neil held me and my belly, i held anthony. nothing in my life had felt quite that big, ever.

we did get to tell him, before we took him home from the hospital to die in peace, that we were naming the baby after him.

he said “you don’t have to do that”.

it was the last thing he said to me.

i’m looking at the baby right now. he’s asleep. little anthony. little ash.

there’s a thunderstorm, lightning, and it’s slamming rain down on thor’s beautiful handmade house, where i’m staying in austin tonight, alone.
it’s just me, the baby, four dogs, and eleven cats. everyone is alarmed by the sounds and the blasts of light.
the old gods are with us.

anthony is ash now. they cremated him, they split him him into twenty plastic boxes. i have two of them, in a closet in boston next to my meditation cushion and the bottle of holy water given to me by a monk when i was in china. the two boxes are tall and plastic and blank-white. two twin towers, filled with the remains of the person i loved most.

maybe i’ll give a box of ash to ash.

it makes me incredibly sad, sadder than any sad i’ve ever felt, that they won’t meet.

and in a selfish way…it’s not even that they won’t meet.
it’s that anthony won’t get to see me be a mother.
he taught me so much of what i know about love, the core curriculum of human kindness and compassion.
and here i am, in my final exam, and he’s not here to grade me.


anthony always told me not to forget how flawed he was.

it was his greatest lesson to me, and the lesson that didn’t come until much later in our friendship, i don’t think i truly understood that part until i was in my thirties. and it was driven home, hard and painfully, while he went through cancer-times. he was such an asshole. the steroids, mostly, were the asshole. but my friend…where was my friend?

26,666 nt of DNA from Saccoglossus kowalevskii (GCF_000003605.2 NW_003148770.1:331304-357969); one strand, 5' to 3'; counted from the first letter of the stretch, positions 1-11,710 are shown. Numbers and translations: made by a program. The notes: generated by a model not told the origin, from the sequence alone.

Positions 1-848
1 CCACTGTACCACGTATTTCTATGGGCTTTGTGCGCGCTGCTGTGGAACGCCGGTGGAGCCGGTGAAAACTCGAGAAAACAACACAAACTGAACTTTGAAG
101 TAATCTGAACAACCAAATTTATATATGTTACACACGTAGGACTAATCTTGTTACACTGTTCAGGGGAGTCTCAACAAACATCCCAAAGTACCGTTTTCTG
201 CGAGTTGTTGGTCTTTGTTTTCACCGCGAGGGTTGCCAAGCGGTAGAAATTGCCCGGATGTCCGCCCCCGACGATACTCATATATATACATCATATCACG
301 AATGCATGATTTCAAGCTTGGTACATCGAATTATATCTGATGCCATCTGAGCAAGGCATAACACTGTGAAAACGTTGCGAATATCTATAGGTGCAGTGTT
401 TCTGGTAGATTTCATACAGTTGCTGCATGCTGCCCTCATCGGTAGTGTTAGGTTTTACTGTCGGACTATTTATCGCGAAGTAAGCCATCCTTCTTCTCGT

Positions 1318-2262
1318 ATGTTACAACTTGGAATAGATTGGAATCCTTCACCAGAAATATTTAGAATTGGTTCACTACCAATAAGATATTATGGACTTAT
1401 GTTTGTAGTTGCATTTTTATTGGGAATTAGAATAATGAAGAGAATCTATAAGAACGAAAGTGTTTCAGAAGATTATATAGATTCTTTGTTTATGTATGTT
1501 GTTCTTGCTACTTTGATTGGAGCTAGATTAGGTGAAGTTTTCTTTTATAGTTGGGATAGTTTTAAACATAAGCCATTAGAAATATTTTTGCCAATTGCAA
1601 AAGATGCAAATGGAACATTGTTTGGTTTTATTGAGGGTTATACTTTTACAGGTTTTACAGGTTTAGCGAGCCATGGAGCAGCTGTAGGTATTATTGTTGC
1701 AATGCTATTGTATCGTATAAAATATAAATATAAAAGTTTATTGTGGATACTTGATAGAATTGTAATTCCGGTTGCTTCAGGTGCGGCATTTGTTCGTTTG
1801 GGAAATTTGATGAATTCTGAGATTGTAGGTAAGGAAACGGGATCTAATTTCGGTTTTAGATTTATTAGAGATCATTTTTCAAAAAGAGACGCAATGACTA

he used to say: a true friend is someone who loves you despite knowing you.

he wasn’t perfect. he was so imperfect. i knew that. but he was so honest about grappling with his imperfectness, and that was why i loved him so much. he fought, in his own flawed way, his own demons, out in an open field for everyone to see. he made no bones about that fact that he, like all of us, was totally. fucked. up. his fetishes, his OCD, his fear of flying on planes, his hatred of parties, his love of self-protection…it was all fodder for conversation over walks and groks. it was the thing, i think, that i loved most about when we would be us together. walking and talking about big, real things.

he writes a lot about his childhood in his two short story collections, lunatic heroes and beloved demons… it wasn’t a pretty place.

i’ll let him speak for himself in that realm, but suffice to say that he dealt with enough abuse to justify a pretty rough relationship with fear and self-protection, and he lived with that until the end, until the cancer won the final round and knocked him out, and he just couldn’t get up anymore.

he had so many knives. dozens of them. i even started collecting knives for him when i traveled. exotic knives from asia, morocco. little knives from switzerland. it was our joke. he’d armed me with mace as a teenager. now i was paying him back. i asked nivi, our mutual friend, to go into anthony’s study today and take a picture of one of the knife-shelves. laura still hasn’t touched the contents of his study. here: